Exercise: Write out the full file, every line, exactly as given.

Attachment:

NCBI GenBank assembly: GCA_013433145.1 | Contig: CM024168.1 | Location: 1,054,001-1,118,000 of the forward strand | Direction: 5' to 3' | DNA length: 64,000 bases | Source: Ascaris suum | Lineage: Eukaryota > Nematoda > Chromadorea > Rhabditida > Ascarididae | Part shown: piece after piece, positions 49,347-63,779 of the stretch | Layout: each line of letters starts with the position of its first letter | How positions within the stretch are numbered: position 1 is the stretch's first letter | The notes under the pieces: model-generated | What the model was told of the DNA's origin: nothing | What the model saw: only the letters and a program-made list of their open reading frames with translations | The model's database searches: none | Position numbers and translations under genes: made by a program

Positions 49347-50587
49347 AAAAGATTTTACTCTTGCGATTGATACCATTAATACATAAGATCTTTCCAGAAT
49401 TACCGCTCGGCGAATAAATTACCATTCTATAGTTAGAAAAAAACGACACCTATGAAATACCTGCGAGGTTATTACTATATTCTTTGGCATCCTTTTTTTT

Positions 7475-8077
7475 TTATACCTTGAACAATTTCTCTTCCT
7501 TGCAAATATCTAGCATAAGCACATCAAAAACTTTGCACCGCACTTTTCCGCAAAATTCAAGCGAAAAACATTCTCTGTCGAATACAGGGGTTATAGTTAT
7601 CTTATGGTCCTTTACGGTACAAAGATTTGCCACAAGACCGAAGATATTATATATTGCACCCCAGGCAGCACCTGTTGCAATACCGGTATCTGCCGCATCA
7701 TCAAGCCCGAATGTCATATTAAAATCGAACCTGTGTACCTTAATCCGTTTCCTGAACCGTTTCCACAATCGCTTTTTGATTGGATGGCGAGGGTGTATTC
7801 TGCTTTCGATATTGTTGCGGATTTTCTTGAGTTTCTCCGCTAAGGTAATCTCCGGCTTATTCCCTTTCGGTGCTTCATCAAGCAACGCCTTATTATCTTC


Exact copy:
NCBI GenBank assembly: GCA_013433145.1 | Contig: CM024168.1 | Location: 1,054,001-1,118,000 of the forward strand | Direction: 5' to 3' | DNA length: 64,000 bases | Source: Ascaris suum | Lineage: Eukaryota > Nematoda > Chromadorea > Rhabditida > Ascarididae | Part shown: piece after piece, positions 49,347-63,779 of the stretch | Layout: each line of letters starts with the position of its first letter | How positions within the stretch are numbered: position 1 is the stretch's first letter | The notes under the pieces: model-generated | What the model was told of the DNA's origin: nothing | What the model saw: only the letters and a program-made list of their open reading frames with translations | The model's database searches: none | Position numbers and translations under genes: made by a program

Positions 49347-50587
49347 AAAAGATTTTACTCTTGCGATTGATACCATTAATACATAAGATCTTTCCAGAAT
49401 TACCGCTCGGCGAATAAATTACCATTCTATAGTTAGAAAAAAACGACACCTATGAAATACCTGCGAGGTTATTACTATATTCTTTGGCATCCTTTTTTTT

Positions 7475-8077
7475 TTATACCTTGAACAATTTCTCTTCCT
7501 TGCAAATATCTAGCATAAGCACATCAAAAACTTTGCACCGCACTTTTCCGCAAAATTCAAGCGAAAAACATTCTCTGTCGAATACAGGGGTTATAGTTAT
7601 CTTATGGTCCTTTACGGTACAAAGATTTGCCACAAGACCGAAGATATTATATATTGCACCCCAGGCAGCACCTGTTGCAATACCGGTATCTGCCGCATCA
7701 TCAAGCCCGAATGTCATATTAAAATCGAACCTGTGTACCTTAATCCGTTTCCTGAACCGTTTCCACAATCGCTTTTTGATTGGATGGCGAGGGTGTATTC
7801 TGCTTTCGATATTGTTGCGGATTTTCTTGAGTTTCTCCGCTAAGGTAATCTCCGGCTTATTCCCTTTCGGTGCTTCATCAAGCAACGCCTTATTATCTTC